Thoughts while having the flu

A couple of years ago, I got a concussion in West Hall. I just stood up and hit the ceiling. For those who were not there to witness it, it was quite a scandal — a fire truck, an ambulance and two police cars all arrived on the scene. The Tufts medical team deemed me “incapable of making medical decisions,” and I was swiftly taken to the hospital.

A week and a half later, I received a letter with a bill for ambulance and hospital services beyond anything I could pay for — summing up to more than my four years of full tuition, to give an estimate. Luckily, my somewhat comprehensive health insurance was there to cover most of it. This, though, is not the case for a significant portion of Americans. Health care access remains a challenge and insurance a financial burden.

Health care has been in the center of public attention for the past few years. Obamacare has allowed for increased accessibility and coverage of health insurance — yet the programs’ impacts are far from offering class-cutting health care access. Obamacare imposes a fee on uninsured individuals and families who can “afford” but choose not to buy insurance, with the intent of expanding participation and further coverage. While perhaps well intentioned, the fee may be even more detrimental to those for whom even the most basic programs remain financially, or otherwise, inaccessible. Even the most basic insurance “bronze plans,” which do not offer extensive enough coverage, bring a significant financial burden that a portion of Americans can’t bear.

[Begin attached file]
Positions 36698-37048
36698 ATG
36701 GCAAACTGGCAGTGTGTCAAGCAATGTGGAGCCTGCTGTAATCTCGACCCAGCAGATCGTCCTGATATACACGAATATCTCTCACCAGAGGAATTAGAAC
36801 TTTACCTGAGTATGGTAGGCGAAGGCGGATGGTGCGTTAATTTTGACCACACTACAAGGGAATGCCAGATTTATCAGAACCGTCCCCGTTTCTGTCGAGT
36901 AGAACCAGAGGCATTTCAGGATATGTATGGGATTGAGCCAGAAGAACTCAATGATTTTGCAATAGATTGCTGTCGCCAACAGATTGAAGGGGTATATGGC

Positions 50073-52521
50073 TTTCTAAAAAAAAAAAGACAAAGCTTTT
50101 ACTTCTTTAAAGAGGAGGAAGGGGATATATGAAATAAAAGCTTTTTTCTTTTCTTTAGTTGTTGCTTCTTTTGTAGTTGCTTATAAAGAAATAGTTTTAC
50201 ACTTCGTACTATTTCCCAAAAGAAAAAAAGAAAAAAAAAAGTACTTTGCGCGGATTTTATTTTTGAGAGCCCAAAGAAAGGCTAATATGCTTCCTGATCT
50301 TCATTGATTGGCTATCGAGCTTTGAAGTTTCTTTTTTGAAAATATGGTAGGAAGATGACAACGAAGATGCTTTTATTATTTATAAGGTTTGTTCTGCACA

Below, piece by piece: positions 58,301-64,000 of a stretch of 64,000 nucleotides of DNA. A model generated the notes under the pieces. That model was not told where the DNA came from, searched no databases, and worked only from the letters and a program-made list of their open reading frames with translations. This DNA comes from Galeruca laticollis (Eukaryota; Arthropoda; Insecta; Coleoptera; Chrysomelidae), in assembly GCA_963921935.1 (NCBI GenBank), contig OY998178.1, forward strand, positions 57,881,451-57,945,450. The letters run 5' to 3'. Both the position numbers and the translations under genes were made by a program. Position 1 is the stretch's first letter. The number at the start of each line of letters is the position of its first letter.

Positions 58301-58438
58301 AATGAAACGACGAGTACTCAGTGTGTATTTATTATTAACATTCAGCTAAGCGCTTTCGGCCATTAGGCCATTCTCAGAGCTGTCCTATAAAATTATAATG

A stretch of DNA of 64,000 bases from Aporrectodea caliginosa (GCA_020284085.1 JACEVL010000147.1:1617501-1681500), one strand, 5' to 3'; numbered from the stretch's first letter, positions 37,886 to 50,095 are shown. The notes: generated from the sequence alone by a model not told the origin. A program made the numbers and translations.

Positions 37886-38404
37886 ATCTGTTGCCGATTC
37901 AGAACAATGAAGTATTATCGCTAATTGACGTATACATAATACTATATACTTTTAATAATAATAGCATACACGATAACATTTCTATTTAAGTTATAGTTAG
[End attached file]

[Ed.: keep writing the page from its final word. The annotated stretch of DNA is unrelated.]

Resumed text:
The medical industry in the United States presents a significant challenge in its complexity, making health care difficult to access beyond financial roadblocks. Differences in socioeconomics, culture, primary language, race, education, etc. create difficulties in accessing a medical system that prioritizes mainly the historically wealthy. My family, both as immigrants and non-native English speakers, has had a lot of troubles fighting our way through the medical industry when in need. The solution to these problems, though, doesn’t lie in allowing people to refuse health treatment or even insurance, but in developing a medical care system with comprehensive treatment that is accessible regardless of background and financial means.

A single-payer system would be one where all health care fees and costs would be managed centrally by the U.S. government. Creating centralized universal health care would allow for more streamlined accessible care. Not under this system, the United States remains far from what can be called universal health care.

When I was young in Latin America, free health care was always rhetorically the marker of development. Inaccessibility to health care, poor quality of public health care and health care systems based on financial means are seen as markers of national and governmental failure.  It still appears incongruent to me that in the United States, health care is not prioritized — the need for accessible health care is probably the most universal political topic. Universal health care, while initially placing a structural and financial challenge for the United States, is not outside of the realm of plausibility.